So a decision was made amongst the 4 riders (Jim Gloystein, David Levinger, Steve Piazzo and a "new" member that has started riding with the Sonoma County Mountain Goats named Andy Tautges) to start earlier than usual to try to get as far down the course as possible before the rain started. We agreed to start at 3AM (yikes - that's really early!).
Sure enough, all four of us were in the Vet's parking lot by 2:50 AM, although we didn't leave on the dot (some people were still playing with electronics and lights). We finally got out on the course at 3:15. It was very calm at the time of the early morning, but still somewhat cold with the temps in the high 40s. We rode out of town and only passed one solo rider all the way to the first rest stop. We held a very good pace and traded pulls.
Of course, when we got to the Forbes Ranch, the first rest stop, it was completely dark since it didn't open until 6AM. We pressed on, and just after "first light" as we approached the town of Winters, Steve P. had a flat. So we pulled over in front of some kind of equipment yard and while Steve changed his rear tire, a friendly cat begged for our attention. Just as Steve packed up his tool bag and was ready to flip his bike over, he discovered his front tire was also flat. He had hit a pothole and must have gotten pinch flats on both wheels. So we went through the whole tube change rubric again while the friendly cat rubbed our tires and legs begging for attention.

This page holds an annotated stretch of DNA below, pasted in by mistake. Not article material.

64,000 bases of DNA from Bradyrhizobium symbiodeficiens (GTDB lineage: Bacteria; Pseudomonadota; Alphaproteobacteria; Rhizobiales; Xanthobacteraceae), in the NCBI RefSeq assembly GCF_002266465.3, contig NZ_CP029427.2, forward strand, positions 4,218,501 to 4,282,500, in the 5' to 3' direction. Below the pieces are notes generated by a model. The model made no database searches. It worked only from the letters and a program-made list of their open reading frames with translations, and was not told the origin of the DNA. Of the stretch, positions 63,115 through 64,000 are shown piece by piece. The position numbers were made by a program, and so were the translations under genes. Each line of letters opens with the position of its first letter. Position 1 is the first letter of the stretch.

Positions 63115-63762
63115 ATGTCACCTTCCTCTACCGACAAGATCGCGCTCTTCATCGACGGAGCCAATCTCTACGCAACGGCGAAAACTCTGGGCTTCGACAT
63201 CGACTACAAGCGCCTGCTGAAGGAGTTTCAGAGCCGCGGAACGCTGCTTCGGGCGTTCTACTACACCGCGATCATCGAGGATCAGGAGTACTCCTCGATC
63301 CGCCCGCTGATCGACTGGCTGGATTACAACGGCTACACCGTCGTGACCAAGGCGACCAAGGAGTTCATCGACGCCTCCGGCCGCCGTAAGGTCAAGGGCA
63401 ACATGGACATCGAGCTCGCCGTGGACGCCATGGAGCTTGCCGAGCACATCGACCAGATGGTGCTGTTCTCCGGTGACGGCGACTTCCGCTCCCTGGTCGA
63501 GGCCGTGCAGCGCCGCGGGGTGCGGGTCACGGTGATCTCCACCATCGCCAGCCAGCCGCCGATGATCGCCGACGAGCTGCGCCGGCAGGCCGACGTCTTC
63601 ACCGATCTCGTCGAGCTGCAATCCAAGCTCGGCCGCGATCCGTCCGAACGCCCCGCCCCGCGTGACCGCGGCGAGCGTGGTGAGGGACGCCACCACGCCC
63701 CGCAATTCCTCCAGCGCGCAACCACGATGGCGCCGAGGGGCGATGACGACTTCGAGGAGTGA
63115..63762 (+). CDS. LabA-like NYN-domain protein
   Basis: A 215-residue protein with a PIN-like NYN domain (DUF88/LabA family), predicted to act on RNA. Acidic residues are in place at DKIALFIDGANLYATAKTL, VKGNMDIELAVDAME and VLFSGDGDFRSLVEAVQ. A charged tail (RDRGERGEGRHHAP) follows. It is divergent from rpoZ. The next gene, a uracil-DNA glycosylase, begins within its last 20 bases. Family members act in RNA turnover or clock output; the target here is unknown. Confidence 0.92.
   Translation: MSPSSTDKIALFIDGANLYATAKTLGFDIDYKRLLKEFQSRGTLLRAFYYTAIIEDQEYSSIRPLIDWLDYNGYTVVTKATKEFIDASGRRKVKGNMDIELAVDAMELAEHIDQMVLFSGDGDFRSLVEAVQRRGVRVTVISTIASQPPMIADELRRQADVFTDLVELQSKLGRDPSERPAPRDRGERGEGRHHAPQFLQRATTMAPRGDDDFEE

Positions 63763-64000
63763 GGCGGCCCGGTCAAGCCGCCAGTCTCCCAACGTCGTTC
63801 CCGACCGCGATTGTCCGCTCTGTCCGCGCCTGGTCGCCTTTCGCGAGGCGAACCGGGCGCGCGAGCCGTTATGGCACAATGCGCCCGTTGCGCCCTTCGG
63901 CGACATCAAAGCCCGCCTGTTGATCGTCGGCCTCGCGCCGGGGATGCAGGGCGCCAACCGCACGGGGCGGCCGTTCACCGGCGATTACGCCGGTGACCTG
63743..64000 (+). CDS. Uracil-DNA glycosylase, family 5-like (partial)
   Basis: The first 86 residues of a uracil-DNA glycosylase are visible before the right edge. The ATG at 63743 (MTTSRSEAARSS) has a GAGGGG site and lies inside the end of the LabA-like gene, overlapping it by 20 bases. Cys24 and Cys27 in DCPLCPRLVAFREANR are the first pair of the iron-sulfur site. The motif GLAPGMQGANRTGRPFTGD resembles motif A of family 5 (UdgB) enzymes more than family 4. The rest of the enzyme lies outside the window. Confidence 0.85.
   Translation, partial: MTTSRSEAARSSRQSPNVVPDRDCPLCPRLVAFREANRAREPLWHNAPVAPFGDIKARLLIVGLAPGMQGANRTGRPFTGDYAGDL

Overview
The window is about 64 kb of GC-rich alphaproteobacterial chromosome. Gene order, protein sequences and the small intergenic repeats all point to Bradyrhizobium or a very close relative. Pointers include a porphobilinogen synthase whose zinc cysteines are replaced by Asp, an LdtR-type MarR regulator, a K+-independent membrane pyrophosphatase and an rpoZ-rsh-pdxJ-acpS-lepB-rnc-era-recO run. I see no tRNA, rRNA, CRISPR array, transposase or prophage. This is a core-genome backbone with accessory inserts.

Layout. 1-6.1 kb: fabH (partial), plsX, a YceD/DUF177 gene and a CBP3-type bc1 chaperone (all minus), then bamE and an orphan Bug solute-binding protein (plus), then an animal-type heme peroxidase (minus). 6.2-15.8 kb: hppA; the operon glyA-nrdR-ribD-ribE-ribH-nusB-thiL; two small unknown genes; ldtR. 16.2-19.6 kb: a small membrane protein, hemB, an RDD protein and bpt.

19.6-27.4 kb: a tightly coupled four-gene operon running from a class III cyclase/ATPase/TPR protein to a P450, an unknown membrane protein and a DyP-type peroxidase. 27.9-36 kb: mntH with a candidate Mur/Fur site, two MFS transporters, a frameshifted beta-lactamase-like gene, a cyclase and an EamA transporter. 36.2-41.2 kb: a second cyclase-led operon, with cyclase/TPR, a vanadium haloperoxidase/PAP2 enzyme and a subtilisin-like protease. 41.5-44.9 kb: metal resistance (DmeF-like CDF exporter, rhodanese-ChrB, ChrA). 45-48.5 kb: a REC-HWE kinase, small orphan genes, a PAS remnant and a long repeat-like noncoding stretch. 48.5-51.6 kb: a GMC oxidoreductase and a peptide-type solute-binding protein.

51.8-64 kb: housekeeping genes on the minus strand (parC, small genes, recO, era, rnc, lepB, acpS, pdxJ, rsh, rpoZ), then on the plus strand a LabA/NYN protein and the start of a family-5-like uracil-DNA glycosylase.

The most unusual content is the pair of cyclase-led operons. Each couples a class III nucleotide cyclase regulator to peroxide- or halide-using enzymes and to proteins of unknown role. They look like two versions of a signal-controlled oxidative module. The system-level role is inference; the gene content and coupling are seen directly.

We finally got back on the road, and headed up the canyon to Lake Berryessa and the first big climb of the day (Cardiac Hill). Steve and Andy zoomed ahead, while David held back with Jim who was slowly climbing up the long hill. We regrouped at the 2nd Rest Stop at Capay Valley Fire Station, which was now open. Taking in the usual food and peanut butter sandwiches, there was a contingent of Philippine workers who greeted a team of Philippine riders. They had some kind of authentic food which we couldn't pronounce (along with rice), but it was way too early in the morning to experiment with unknown food and all the miles we had yet to conquer.